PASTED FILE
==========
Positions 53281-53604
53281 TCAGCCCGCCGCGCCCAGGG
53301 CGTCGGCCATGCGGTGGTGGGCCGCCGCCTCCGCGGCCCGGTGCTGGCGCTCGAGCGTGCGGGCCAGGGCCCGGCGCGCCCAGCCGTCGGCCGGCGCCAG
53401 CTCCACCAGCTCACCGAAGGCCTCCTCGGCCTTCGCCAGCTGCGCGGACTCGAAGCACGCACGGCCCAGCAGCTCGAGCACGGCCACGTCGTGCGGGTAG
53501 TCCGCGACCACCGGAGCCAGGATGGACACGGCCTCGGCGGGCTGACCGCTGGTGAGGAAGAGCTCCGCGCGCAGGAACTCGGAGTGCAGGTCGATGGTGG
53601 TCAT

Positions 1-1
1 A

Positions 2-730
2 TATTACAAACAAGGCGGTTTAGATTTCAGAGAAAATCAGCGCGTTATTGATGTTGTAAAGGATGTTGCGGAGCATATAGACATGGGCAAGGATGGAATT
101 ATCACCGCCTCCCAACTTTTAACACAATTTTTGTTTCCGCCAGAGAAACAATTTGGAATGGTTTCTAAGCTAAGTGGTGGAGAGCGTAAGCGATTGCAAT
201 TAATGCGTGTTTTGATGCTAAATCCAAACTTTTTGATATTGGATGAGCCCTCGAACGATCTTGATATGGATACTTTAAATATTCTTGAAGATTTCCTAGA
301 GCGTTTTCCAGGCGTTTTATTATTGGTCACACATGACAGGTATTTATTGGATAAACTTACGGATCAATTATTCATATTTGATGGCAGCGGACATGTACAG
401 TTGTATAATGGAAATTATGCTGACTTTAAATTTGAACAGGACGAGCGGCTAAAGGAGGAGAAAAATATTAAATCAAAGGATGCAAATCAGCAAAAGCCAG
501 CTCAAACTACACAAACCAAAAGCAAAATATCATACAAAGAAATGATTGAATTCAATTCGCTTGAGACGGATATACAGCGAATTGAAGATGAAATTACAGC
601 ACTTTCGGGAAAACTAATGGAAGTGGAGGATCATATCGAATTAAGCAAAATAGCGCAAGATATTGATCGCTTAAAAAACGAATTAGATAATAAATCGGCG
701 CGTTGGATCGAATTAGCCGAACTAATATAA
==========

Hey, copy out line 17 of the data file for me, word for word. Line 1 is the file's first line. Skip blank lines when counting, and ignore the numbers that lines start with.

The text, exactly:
701 CGTTGGATCGAATTAGCCGAACTAATATAA